Global Coalition of Access to Research, Science and Education Organizations calls on STM to Withdraw New Model Licenses

As a group, the undersigned organizations share a vision in which scholarly knowledge is a common good, a resource for the whole of humanity. This means more than just allowing the public access to research outputs, it means making research available in a way that allows its integration with the rest of human knowledge. It means making the resources arising from research and from wider public activities interoperable.

The Association of Scientific, Technical and Medical Publishers has recently released a set of model licenses for research articles. In their current formulation, these licenses would limit the use, reuse and exploitation of research. They would make it difficult, confusing or impossible to combine these research outputs with other public resources and sources of knowledge to the benefit of both science and society. There are many issues with these licenses, but the most important is that they are not compatible with any of the globally used Creative Commons licenses. For this reason, we call on the STM Association to withdraw them and commit to working within the Creative Commons framework.

The Creative Commons licenses are the de facto global standard for providing users with legal confidence of their rights to reuse content. They are not perfect, but they have been applied to over a billion resources by millions of authors. Creative Commons licenses are the preferred option supported by major content platforms and Open Access publishers. They are recommended by governments in Australia, Europe, the United States and elsewhere. If research outputs are to be a first class citizen of the web then they should use the same licenses.

Using the STM model licenses would make the research literature legally incompatible with hundreds of millions of Creative Commons licensed pictures on Flickr, videos on YouTube, articles on Wikipedia and across the web. Not all Creative Commons licenses allow all forms of use, and not all are compatible with Wikipedia but all Creative Commons licenses use common terms and a common and established legal framework. By contrast, the STM model licenses will increase costs for all stakeholders by creating legal uncertainty that can only be resolved by legal action, probably in multiple jurisdictions. Confusion and inconsistency are not in the long term interests of any stakeholder.

The organizations listed below – which includes funders, institutions, publishers, curators and the users of public resources – call on the STM Association to withdraw the model licenses. We share a positive vision of enabling the flow of knowledge for the good of all. A vision that encompasses a world in which downstream communicators and curators can use research content in new ways, including creating translations, visualizations, and adaptations for diverse audiences. There is much work to do but the Creative Commons licenses already provide legal tools that are easy to understand, fit for the digital age, machine readable and consistently applied across content platforms.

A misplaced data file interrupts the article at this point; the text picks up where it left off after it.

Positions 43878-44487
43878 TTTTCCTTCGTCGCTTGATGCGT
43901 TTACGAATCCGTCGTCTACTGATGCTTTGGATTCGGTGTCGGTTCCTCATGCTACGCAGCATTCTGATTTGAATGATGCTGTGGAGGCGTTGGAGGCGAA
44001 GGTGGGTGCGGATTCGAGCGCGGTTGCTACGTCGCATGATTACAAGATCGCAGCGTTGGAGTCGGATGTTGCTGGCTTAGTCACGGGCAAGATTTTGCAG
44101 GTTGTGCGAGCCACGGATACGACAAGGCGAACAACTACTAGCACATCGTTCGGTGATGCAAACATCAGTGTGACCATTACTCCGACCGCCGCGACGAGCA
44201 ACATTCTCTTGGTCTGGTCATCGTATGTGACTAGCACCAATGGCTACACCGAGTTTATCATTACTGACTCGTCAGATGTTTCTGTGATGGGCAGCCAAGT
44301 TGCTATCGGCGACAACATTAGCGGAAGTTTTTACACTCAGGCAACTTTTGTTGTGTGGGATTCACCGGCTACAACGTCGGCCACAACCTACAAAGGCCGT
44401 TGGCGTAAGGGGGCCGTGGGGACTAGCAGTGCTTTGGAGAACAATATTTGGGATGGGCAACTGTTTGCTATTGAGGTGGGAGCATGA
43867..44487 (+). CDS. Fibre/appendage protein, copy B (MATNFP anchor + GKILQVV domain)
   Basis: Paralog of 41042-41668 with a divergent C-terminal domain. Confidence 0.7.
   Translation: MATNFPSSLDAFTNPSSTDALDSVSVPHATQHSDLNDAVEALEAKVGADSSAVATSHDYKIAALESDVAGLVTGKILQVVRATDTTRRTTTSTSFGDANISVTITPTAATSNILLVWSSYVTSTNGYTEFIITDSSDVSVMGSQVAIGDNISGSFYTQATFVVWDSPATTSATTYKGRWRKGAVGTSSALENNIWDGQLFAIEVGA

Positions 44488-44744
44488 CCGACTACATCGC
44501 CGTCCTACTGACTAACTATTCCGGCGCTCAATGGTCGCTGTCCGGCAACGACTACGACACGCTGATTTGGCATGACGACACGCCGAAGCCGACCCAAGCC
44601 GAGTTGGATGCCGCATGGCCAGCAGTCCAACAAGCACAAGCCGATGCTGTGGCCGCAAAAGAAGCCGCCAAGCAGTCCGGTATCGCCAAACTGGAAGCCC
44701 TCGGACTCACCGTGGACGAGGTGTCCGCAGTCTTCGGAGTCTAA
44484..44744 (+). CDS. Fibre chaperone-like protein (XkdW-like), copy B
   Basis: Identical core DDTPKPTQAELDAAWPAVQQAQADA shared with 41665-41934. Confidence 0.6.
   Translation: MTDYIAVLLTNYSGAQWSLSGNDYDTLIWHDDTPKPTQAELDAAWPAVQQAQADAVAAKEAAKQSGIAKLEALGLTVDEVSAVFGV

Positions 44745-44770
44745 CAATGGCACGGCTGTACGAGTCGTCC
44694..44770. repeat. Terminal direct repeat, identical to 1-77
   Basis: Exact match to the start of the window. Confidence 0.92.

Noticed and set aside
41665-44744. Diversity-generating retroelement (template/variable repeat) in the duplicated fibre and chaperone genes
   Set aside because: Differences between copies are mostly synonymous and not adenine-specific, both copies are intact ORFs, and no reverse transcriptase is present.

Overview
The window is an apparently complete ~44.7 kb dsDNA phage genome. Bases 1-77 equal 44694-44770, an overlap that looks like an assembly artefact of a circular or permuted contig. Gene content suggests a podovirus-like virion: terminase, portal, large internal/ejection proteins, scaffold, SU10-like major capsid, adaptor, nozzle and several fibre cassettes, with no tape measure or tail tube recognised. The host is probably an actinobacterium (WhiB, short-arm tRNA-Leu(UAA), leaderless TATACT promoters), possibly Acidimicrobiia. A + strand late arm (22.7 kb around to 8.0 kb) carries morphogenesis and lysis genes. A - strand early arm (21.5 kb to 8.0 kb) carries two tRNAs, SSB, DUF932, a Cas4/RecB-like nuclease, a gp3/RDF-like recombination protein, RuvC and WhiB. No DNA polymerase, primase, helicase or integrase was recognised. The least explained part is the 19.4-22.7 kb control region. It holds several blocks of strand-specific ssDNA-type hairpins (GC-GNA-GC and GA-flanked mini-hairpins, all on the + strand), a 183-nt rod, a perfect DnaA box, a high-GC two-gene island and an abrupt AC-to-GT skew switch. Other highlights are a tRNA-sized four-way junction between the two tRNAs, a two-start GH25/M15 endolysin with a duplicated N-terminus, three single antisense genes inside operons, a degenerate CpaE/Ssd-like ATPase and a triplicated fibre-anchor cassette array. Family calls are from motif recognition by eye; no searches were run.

Let us work together towards a world where the whole sum of human knowledge, both that from within academia and that from without, is accessible, usable, reusable and interoperable. And let us work within the legal frameworks that have already been globally adopted as a base for building the rest of the tools we need to make this a reality.

Please email Catriona MacCallum (cmaccallum@plos.org) if your organization would like to be added to the list of Signatories. You can access the the letter with the original signatories at figshare.

Signatories:

Government/Funders:

Australian Governments’ Open Access and Licensing Programme (AusGOAL)

Shuttleworth Foundation

Research Libraries/Institutions/Education:

American Library Association (ALA)

Association of College & Research Libraries (ACRL)

Association of European Research Libraries (LIBER)

Association of Research Libraries (ARL)

Australian Open Access Support Group (AOASG)

BGI-Shenzhen

Boston Library Consortium (BLC)

Canadian Association of Research Libraries (CARL)

Center for Research Libraries

COAPI (Coalition of Open Access Policy Institutions)  

COAR (Confederation of Open Access Repositories)

Collegium Artium 

Consortium Cincel-Chile  

Consortium of Cameroon University and Research Libraries (COCUREL)

Digital Public Library of America

EIFL (Electronic Information for Libraries)

EOS (Enabling Open Scholarship)

European Bureau of Library, Information and Documentation Associations (EBLIDA)

European Network for Copyright in support of Education and Science (ENCES)

Five Colleges, Incorporated (MA)

Harvard Open Access Project (HOAP)

IS4OA (Infrastructure Services for Open Access)

International Federation of Library Associations & Institutions (IFLA)

Jisc

International Coalition of Library Consortia

League of European Research Universities (LERU)

Libraries and Archives Copyright Alliance (LACA)

Lithuanian Research Library Consortiumwww.lmba.lt

LYRASIS

Max Planck Digital Library (MPDL)

Ontario Council of University Libraries

OpenAIRE

Research Libraries UK (RLUK)

SCONUL (The Society of College, National and University Libraries)

SPARC (The Scholarly Publishing and Academic Resources Coalition)

SPARC Europe

The Oberlin Group

The Orbis Cascade Alliance 

UKB 

UK HE International Unit

University of Bern

University of California Libraries

University of Kansas  

Universities UK

Civic Society Groups: